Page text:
I first started riding our area’s bus system last year after years of thinking about how driving a car is hauling 2,000 pounds of steel, plastic, and rubber just to get me to school.
When the weather’s nice, I often ride my bike the eight miles. But when the weather turns inclement, instead of driving all the time, I try to take the bus. Everyday I see high school students riding the bus, and I often wonder why there aren’t more. In this Viewpoint article for the South Bend Tribune, I talk about the measures the mass transit company might take to increase youth ridership.
Update: Transpo and South Bend School Corporation have reached an agreeement that allows South Bend students to ride for free just by showing their ID. That is great news!
Here is the body of the article:
As the academic year comes to an end, young people around Michiana are bursting through school doors to joyfully begin their summer. To help students go farther than their couches, Transpo is offering its Free K-12 Summer Travel Program. All students have to do is show their school ID, and they ride for free. Now in its second summer, this incentive is an exciting opportunity for young people to get out and experience Michiana.
During the school year I ride Transpo and the Interurban Trolley alongside local high school students, and I have seen more youth riders this year. Transpo documented 27,000 youth rides in the summer of 2018. If Transpo can keep this trend going, these kiddos (also known as post-millennials, generation Z, iGen, and even generation snowflake) may prove to be “early adopters” of public transportation and launch the next trend in ’round-the-town travel.
A little over a year ago, Transpo made the paper for its declining ridership. According to Jeff Parrott’s reporting, ridership was down 24%. That article introduced me to the term: “transit-dependent.”
The Federal Transit Administration defines transit dependent persons as those 1) without private transportation, 2) elderly (over age 65), 3) youths (under age 18), and 4) persons below poverty or median income levels defined by the U.S. Census Bureau. Members of these demographics need to ride the bus. I am fortunate in that I get to choose to ride the bus.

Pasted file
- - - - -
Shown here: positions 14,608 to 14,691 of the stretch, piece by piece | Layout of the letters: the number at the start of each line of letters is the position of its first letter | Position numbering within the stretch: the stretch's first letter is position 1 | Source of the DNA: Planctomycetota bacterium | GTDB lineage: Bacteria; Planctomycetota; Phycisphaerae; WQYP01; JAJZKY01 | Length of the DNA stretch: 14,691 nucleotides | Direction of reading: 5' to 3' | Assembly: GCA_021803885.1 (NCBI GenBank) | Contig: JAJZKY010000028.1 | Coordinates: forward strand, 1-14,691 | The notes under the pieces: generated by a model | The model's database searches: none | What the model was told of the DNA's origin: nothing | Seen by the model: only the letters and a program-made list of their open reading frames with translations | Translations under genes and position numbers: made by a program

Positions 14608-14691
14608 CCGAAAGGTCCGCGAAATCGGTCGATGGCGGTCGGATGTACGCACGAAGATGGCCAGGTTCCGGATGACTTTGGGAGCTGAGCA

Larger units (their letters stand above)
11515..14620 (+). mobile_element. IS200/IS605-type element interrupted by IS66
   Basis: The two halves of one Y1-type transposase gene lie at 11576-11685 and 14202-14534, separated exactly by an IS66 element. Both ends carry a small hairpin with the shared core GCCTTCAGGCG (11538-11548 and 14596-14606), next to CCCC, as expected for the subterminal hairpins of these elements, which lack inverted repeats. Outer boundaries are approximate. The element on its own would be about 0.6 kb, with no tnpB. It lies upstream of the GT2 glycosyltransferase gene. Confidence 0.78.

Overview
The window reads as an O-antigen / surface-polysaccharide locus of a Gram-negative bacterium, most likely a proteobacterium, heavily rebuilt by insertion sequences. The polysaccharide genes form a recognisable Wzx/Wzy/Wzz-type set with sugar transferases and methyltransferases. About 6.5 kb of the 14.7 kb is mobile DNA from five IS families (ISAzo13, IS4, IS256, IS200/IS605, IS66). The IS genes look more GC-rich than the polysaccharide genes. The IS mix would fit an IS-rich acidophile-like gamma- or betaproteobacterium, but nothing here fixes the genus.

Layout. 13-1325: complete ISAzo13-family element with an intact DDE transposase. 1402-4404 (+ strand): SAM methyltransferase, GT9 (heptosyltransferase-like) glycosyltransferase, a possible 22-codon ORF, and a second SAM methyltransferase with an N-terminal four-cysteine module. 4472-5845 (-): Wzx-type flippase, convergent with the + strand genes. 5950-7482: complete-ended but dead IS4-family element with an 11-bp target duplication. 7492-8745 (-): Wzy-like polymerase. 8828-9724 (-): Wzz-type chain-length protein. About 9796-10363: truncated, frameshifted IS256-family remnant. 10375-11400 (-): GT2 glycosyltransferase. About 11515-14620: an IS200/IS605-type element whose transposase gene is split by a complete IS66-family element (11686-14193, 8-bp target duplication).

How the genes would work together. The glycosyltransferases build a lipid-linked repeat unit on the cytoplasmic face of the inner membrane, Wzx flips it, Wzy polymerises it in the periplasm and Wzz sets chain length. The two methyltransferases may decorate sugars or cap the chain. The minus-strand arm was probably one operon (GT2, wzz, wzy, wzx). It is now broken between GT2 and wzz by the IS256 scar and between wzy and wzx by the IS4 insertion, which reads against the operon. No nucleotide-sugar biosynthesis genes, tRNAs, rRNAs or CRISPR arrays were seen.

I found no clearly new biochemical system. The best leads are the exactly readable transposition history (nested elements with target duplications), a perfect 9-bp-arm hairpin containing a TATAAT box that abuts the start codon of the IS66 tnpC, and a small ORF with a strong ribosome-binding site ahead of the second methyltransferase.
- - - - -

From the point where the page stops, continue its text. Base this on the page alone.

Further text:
A student who attends the school where I teach gets on his first bus at 5:39 a.m. in order to make two transfers and get to school for his first class at 8:23 a.m. He is “transit-dependent.” So are other members of Generation Z riding the bus down Lincoln Way to Mishawaka High School. The Federal Transit Administration calls them “youths,” and unlike their elder sisters and brothers, the millennials, they are not yet driving or hailing ride-shares. They ride the bus out of need.
Before they become transit-independent or get ahold of the Uber app, Transpo is offering iGen-ers free rides that will not only get them from point A to B, but will teach them personal independence, local history and geography, and how to read a bus schedule. Students can learn how to navigate a system that will expand their horizons.
They’ll see firsthand why buses are ADA compliant and question why that is not the case in rideshare services. They will learn that there is more than one way to get around town, and someday, when they travel to a foreign country and learn a foreign language, they’ll navigate those cities using skills they learned on their hometown buses.
So, how do we help snowflakes with their riding revolution? Here are three steps Transpo might take to perpetuate increases in youth ridership.
1) Add to the Free K-12 Summer Travel Program by working with local teachers to develop a curriculum that will educate riders about the bus. Teachers can use it in the last weeks of the spring semester to help kids get to know the bus system in a safe and fun way.
2) Make the Transpo website responsive. Right now it is difficult and time-consuming to look up routes and schedules on a cellphone because it is not mobile-friendly. With a new mobile format (or an app), young people could use their phones to get information more quickly and efficiently.
3) Outfit buses with GPS transponders so people know where their buses are. Students already use this technology with their school buses, so they will expect it with Transpo. Adding this utility will make bus-riding more predictable and efficient.
Both Mishawaka and South Bend are expanding their parks and recreation spaces, and now kids will not have to wait for rides from their parents to go experience them. Add destinations such as libraries, businesses, museums, a zoo and summertime events, and you might not see a post-millenial on that couch all summer.
Kevin McNulty is an English teacher at Penn High School.